In the absence of government support, nonprofits and community groups servicing rural Latinx communities created their own inclusive emergency preparedness response.
This story was published in partnership with Enlace Latino NC.
Facing an unrelenting climate crisis, rural Southern communities frequently bear the heavy impact of these disasters that are exacerbated by crumbling, underfunded small-town infrastructure. For Latinx communities, barriers to information add an extra layer of complications.
Last year, Enlace Latino NC reported the series Ignored and Forgotten to highlight how emergency planning, response, and recovery efforts neglect Latinx people in rural areas. Without emergency alerts in their language or recovery support specific to community needs, immigrant workers and families navigate an emergency management system that fails to include them, putting their jobs and livelihoods on the line to survive a disaster and its aftermath.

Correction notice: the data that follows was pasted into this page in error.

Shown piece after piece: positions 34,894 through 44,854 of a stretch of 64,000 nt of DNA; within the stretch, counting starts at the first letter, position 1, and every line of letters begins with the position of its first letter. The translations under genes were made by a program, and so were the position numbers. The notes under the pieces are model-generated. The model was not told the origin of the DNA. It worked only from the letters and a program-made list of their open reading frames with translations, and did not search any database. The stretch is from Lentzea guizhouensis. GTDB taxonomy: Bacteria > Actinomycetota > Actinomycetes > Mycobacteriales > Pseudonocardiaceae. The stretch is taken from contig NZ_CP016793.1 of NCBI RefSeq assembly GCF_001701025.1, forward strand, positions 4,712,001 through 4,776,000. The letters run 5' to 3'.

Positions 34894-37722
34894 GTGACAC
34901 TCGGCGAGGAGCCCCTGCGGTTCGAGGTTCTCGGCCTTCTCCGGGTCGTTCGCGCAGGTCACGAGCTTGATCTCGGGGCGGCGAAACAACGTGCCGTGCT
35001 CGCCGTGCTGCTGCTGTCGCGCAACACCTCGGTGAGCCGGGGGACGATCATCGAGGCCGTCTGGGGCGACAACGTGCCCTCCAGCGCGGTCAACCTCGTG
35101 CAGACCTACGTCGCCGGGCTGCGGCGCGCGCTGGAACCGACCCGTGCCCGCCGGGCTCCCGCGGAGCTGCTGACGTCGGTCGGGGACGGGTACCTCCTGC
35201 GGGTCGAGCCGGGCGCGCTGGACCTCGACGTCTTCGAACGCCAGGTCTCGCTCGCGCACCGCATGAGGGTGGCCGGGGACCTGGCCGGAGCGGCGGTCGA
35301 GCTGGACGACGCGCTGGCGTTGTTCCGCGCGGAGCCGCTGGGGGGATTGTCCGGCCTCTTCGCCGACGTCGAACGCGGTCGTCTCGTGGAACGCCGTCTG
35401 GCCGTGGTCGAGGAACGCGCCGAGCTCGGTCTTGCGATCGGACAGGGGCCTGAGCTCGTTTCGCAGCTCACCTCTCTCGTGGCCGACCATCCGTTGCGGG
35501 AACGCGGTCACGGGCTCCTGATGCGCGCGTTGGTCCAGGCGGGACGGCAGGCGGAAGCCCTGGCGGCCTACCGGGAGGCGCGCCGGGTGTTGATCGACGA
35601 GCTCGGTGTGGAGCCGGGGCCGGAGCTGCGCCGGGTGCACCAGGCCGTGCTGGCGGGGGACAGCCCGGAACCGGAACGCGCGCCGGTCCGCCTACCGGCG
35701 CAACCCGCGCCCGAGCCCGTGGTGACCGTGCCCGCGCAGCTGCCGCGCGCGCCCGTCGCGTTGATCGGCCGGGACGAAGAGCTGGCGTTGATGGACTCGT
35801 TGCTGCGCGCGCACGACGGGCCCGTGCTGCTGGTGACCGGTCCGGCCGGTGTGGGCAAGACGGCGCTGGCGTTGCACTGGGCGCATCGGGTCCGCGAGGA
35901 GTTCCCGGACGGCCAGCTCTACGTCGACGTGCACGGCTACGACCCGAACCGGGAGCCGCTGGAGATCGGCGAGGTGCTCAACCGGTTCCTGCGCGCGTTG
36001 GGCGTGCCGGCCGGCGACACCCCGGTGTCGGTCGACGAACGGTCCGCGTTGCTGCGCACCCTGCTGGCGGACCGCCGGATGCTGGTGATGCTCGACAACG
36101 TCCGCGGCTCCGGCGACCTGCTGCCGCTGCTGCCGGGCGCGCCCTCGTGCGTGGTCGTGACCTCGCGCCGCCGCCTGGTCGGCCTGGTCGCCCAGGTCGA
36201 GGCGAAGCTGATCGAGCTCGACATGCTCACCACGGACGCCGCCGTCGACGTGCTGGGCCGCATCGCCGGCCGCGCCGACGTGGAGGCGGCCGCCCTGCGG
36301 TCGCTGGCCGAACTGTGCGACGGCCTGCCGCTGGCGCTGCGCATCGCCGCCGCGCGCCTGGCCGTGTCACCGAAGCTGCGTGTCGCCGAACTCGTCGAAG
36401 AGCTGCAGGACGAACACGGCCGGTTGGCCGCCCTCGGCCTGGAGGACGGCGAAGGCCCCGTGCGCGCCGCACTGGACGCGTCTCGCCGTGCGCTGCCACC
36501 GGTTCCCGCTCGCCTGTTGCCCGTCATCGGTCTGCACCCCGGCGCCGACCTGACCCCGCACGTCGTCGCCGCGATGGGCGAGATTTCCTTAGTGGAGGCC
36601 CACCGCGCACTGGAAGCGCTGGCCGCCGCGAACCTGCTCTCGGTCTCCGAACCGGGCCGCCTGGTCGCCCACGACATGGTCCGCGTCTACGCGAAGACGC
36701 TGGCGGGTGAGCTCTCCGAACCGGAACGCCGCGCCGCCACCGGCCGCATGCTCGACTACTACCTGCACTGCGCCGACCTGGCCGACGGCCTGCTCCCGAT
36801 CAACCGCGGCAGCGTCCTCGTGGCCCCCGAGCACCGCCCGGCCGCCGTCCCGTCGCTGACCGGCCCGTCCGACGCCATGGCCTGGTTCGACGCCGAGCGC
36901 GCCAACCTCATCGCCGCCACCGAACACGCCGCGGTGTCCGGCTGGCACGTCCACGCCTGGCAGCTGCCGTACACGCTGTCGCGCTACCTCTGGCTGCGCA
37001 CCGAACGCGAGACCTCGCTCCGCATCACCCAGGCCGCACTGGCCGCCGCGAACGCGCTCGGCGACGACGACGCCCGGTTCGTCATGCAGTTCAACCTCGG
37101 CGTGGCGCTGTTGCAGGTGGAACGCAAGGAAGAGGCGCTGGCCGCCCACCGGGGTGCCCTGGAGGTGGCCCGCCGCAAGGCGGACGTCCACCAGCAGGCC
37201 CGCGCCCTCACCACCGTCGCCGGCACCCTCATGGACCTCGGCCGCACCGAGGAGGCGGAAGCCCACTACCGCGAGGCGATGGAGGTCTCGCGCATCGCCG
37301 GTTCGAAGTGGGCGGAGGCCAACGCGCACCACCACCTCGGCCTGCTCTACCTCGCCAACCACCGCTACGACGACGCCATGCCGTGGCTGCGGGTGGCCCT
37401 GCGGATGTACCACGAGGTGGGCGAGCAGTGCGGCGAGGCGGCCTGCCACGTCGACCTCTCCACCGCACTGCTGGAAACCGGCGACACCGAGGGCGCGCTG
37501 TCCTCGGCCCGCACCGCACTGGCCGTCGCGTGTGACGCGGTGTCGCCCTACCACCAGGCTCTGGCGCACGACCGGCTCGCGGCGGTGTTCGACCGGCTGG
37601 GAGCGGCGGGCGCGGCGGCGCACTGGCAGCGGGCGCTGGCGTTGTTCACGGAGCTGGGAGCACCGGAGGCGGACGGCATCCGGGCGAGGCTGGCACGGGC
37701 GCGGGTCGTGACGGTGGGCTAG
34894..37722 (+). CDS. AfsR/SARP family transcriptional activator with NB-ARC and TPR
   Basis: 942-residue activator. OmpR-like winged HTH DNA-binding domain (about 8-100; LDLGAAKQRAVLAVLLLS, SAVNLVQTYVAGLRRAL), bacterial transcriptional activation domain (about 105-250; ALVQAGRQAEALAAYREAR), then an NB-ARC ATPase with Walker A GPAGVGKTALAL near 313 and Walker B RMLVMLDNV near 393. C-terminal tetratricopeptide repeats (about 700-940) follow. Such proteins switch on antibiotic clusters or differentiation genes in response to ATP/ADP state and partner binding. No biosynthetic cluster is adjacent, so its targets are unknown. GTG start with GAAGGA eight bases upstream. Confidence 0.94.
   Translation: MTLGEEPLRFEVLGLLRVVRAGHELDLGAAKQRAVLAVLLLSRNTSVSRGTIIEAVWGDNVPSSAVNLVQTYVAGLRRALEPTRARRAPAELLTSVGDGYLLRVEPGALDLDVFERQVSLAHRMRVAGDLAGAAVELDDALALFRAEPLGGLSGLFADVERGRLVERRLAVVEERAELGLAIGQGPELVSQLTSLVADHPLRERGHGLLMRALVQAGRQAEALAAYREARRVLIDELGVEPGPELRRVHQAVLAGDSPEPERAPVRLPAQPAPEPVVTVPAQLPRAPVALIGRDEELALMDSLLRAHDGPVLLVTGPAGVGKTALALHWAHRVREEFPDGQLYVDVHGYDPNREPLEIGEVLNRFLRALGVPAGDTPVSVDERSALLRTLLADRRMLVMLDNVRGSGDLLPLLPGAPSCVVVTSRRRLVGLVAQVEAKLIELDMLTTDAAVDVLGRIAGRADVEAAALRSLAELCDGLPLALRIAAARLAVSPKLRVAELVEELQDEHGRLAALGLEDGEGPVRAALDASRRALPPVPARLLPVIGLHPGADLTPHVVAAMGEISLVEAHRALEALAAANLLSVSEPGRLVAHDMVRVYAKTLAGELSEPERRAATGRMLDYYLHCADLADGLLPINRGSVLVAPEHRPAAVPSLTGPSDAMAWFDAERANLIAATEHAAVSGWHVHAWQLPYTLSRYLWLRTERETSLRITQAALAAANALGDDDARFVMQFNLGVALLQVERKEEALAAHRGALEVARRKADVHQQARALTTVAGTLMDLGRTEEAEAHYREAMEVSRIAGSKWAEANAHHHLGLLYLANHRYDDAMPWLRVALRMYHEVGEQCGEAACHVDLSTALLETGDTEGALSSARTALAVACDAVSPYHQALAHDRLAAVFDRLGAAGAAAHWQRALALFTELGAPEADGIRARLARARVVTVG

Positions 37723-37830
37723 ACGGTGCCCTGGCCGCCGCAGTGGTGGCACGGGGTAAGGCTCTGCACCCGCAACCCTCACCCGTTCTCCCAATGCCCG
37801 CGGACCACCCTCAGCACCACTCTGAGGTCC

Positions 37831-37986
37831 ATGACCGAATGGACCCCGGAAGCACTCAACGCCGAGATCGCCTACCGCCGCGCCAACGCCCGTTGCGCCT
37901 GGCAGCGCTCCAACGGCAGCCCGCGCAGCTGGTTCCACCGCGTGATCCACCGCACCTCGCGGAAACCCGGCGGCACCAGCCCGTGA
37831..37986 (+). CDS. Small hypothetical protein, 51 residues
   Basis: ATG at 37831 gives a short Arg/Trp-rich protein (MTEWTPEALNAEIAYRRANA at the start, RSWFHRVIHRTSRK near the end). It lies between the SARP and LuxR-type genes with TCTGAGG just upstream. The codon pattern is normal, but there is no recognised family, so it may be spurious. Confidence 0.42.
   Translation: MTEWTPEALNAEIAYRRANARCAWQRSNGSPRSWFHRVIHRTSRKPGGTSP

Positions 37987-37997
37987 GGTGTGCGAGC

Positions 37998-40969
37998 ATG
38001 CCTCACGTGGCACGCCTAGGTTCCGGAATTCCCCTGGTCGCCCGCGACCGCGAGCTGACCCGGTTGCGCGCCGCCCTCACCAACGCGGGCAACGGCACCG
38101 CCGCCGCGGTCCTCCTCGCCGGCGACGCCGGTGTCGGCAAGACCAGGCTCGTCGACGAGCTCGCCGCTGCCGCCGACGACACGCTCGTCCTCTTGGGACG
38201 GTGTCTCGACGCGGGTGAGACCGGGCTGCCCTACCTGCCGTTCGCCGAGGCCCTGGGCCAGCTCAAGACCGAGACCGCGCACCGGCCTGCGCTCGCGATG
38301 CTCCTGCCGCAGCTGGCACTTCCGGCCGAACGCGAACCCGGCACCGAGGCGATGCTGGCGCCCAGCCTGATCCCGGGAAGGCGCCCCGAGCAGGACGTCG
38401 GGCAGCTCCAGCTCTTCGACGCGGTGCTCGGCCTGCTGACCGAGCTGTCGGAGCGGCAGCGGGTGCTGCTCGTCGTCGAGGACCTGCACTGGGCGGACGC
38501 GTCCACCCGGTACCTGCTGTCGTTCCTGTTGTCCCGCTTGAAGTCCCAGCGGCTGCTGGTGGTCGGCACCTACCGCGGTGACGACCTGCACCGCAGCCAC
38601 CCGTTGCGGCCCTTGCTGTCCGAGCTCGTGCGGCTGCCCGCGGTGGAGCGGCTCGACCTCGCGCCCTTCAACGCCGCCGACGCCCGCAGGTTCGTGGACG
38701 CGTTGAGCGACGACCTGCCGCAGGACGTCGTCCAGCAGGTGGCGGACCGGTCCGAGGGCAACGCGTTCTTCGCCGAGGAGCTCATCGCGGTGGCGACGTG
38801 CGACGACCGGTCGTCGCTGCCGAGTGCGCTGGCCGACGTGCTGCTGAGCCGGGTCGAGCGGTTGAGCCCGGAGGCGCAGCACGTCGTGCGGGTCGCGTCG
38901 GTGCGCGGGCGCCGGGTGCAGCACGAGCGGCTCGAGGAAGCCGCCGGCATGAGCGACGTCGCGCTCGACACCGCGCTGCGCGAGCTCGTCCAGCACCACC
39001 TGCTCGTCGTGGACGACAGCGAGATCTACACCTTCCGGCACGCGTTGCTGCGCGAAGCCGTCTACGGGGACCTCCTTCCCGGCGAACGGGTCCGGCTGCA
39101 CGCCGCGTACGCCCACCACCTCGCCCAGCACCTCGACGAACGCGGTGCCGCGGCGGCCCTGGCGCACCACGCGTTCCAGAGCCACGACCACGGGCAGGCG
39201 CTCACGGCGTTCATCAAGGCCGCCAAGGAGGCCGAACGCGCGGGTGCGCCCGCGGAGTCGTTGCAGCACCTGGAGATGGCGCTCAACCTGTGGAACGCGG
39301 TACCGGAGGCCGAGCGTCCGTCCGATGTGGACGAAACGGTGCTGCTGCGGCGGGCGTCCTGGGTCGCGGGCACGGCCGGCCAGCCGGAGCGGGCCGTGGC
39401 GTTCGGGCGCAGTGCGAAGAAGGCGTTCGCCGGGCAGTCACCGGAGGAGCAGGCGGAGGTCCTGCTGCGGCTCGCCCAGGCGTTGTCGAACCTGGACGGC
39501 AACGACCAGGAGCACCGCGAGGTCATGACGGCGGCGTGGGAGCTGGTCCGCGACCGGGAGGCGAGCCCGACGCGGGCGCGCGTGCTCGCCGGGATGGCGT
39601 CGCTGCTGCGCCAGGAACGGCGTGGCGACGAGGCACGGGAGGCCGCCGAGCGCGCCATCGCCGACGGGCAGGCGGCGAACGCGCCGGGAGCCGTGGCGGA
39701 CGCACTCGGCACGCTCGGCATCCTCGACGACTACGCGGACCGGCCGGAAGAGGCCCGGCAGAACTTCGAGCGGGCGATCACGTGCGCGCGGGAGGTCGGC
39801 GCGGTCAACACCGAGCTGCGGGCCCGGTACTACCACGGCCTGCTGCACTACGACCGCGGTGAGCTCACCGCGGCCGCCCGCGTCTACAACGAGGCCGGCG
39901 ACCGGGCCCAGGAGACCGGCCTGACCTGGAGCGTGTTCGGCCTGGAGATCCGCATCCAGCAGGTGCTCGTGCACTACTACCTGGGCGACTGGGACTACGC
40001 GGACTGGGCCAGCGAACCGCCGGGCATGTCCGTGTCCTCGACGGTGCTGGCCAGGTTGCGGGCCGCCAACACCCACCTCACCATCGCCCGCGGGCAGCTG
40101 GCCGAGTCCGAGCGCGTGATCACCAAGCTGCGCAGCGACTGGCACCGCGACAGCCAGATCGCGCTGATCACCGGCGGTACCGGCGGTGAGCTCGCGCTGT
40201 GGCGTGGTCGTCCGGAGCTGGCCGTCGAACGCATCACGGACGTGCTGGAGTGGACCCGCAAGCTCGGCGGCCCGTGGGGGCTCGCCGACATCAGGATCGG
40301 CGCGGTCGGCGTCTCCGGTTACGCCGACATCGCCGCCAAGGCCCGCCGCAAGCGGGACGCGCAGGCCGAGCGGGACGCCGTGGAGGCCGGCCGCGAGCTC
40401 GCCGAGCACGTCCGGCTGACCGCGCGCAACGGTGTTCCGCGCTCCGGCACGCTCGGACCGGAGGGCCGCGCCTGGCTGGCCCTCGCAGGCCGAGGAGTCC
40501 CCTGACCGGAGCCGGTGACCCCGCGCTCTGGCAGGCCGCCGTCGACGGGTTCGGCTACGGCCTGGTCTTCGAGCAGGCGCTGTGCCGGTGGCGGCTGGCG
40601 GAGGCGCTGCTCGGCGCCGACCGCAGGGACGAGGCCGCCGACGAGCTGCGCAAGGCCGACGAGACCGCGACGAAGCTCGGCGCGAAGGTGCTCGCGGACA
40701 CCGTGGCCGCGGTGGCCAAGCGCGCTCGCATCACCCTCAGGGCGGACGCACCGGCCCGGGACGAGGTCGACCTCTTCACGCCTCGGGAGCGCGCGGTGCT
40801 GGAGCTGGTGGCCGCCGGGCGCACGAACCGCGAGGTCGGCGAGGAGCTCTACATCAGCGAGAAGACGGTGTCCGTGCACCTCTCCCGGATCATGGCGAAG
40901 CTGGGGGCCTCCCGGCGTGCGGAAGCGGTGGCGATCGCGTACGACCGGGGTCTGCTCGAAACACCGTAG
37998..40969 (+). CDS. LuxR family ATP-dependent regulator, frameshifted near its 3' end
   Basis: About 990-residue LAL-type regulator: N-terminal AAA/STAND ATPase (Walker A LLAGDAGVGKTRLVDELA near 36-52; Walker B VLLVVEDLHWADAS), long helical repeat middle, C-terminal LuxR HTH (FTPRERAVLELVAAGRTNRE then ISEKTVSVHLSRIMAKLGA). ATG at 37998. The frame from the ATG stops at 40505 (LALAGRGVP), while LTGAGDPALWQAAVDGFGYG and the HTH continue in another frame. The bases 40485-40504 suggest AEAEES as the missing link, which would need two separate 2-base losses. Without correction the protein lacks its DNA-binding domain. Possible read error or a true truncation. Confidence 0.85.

Since Hurricane Florence hit eastern North Carolina in 2018 — and especially during the COVID-19 pandemic — nonprofits and community groups have pushed for and created inclusive emergency preparedness response and recovery solutions in the absence of government support.
On Sept. 10, Enlace Latino NC and Southerly hosted a panel in Spanish with English interpretation to hear from Latinx leaders in rural immigrant communities about what they have learned about disaster planning, how they have created solutions within and for the Latinx community, and how state and local agencies have responded. Below you’ll find highlights based on themes discussed at the panel.
On community solutions:
After Hurricane Florence, Episcopal Farmworker Ministry was overrun with calls for help from farmworkers and other members of eastern North Carolina’s Latinx community. Lariza Garzón, the organization’s executive director, teamed up with Enlace Latino NC to conduct focus groups. She said that the conversations with farmworkers and Latinx families throughout the region framed future community organizing efforts.